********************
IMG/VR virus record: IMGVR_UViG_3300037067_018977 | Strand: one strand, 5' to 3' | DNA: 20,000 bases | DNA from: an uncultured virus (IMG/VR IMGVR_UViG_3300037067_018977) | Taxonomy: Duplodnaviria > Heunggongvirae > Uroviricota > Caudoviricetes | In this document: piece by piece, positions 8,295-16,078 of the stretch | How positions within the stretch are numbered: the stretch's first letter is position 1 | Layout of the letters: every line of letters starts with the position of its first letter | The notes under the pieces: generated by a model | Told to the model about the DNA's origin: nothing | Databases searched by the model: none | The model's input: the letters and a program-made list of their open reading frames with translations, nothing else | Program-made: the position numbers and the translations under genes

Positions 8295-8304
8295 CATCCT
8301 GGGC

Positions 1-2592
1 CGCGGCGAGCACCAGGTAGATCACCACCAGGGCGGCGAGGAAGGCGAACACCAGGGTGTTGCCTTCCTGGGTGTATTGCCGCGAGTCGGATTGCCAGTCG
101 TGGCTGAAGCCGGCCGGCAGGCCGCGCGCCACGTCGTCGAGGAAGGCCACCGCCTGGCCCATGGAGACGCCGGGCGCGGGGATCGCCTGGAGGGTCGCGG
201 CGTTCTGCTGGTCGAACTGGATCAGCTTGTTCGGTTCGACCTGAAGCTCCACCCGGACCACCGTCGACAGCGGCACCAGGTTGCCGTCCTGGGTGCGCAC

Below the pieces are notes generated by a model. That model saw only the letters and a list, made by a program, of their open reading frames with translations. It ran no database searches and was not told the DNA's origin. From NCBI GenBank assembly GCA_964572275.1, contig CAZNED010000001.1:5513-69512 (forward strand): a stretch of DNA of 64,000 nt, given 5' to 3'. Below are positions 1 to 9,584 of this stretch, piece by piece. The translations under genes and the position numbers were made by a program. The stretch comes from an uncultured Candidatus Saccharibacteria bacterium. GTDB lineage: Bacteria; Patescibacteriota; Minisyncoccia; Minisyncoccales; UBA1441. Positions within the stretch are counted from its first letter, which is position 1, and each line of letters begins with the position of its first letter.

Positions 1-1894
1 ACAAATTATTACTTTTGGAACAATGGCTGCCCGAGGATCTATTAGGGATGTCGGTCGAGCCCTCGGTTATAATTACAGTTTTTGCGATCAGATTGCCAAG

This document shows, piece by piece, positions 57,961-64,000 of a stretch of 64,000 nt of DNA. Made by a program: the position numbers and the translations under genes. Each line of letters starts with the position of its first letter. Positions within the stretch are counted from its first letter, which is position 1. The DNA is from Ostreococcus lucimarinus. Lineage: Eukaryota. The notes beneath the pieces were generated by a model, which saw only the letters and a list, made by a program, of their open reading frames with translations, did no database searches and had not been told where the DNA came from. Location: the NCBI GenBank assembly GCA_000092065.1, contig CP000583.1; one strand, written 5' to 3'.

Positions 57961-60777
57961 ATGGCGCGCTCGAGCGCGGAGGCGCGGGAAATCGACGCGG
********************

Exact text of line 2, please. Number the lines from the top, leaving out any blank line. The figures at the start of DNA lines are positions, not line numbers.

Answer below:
Positions 8295-8304